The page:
Public facilities and stores are starting to close as the heavy winter blizzard conditions worsen.
The storm hit the Terrace area yesterday and continues to cause transportation problems today.
The Skeena Mall is now closed and the Terrace campuses of Northwest Community College just announced it was shutting down.
“Drivers are advised to please drive according to road conditions,” said college communications director Sarah Zimmerman.
Mall officials said clearing the snow from the facility’s large parking lot became an uphill battle.
The Terrace campus of UNBC announced it was closed earlier today.
The list of closures around Terrace also includes the Terrace Public Library and the Terrace Art Gallery which is downstairs in the library building.
Kristine Kofoed from the City of Terrace says it’s advising people to stay home.
“We just want people to stay put,” said Kofoed.
At the same time, city work crews are saying clearing streets is becoming difficult with the number of vehicles parked on roads.
The Terrace RCMP is echoing the city’s concerns, imploring people to stay put and off the roads.
“It’s deteriorating even more so than this morning” said Terrace RCMP const. Angela Rabut. “We would like people to stay put to ensure that themselves, others, and our emergency personnel aren’t put at risk.”
Those emergency personnel are responding to a number of storm-related incidents, mainly vehicle accidents.
“No serious motor vehicle accidents yet, but there’s potential there,” said Rabut. “We’ve attended to numerous false alarms, abandoned 911s, these type of things happen when the weather gets poor.”
Even drivers who are taking it easy on the roads are still hitting the ditches, she said.
“No matter what that is a risk so people need to stay home,” she said.
And the front office portion of the Terrace RCMP detachment is closing with all administrative, non-emergency personnel being sent home due to the weather conditions.
And Rabut reminded people to watch out for city road crews.
“Road clearing crews are being stretched to their limits, ensure that vehicles aren’t being left on streets so that they can do their job more quickly and efficiently, and stay clear of this equipment,” she said. “This equipment often has blind spots and may make it difficult for them to see people, especially when visibility is hampered even more by the poor weather.”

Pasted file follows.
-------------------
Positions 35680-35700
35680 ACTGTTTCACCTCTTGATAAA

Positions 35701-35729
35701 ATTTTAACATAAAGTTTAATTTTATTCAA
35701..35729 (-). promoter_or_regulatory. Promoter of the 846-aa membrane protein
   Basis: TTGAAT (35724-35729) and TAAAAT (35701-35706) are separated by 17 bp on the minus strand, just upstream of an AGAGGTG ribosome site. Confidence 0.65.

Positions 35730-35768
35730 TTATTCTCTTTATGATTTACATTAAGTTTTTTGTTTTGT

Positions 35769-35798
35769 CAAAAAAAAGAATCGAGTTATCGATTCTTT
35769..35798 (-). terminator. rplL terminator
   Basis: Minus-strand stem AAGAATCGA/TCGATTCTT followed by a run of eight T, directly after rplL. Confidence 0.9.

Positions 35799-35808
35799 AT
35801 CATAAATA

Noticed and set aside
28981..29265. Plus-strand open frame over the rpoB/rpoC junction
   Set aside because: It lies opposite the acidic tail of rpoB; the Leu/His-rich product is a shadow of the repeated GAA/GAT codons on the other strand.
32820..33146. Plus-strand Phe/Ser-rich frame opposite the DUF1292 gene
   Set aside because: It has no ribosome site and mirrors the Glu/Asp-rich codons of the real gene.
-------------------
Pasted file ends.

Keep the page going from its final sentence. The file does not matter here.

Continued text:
And here is the RCMP’s safety tips list:
- SLOW DOWN AND KEEP WELL BACK from snow clearing equipment. The recommended distance is a minimum of 15 metres (approximately 3 car lengths) to leave plenty of room for the equipment to work.
- STAY BACK FROM SPREADER TRUCKS. When a sand spreader truck is applying salt or sand to the road surface, slow down and stay away from the spreader truck to prevent your vehicle from possibly being hit with salt or sand.
- BE VISIBLE and keep headlights on at all times when travelling. These machines may cause snow clouds that reduce visibility.
- BE PREPARED TO STOP. Snow clearing equipment moves at much slower speeds than other vehicles, and operators also stop frequently to assess the areas they are clearing. Freshly ploughed streets can also be slippery until sand/salt trucks have applied the appropriate material.
- DO NOT PASS ON THE RIGHT hand side of the equipment. Often snow and debris are plowed to the right and pose a hazard to motorists.
- BE CAUTIOUS when approaching snow clearing equipment from behind. These machines often make several passes over the same area, which requires travelling in reverse. Vehicles travelling too close are at risk of damage or collision with the machinery.
- MAKE EYE CONTACT If you are unsure of what a piece of equipment is about to do, wait and make eye contact with the operator – they may finish the task, or if safe to do so, they may stop and wave you through before continuing their work.
- AVOID DRIVING THROUGH WINDROWS. These machines often make several passes to clear a roadway. If you drive through a windrow, you may risk getting stuck in the snow and ice, possibly damaging your vehicle, or you may scatter the snow, creating a hazard for other motorists.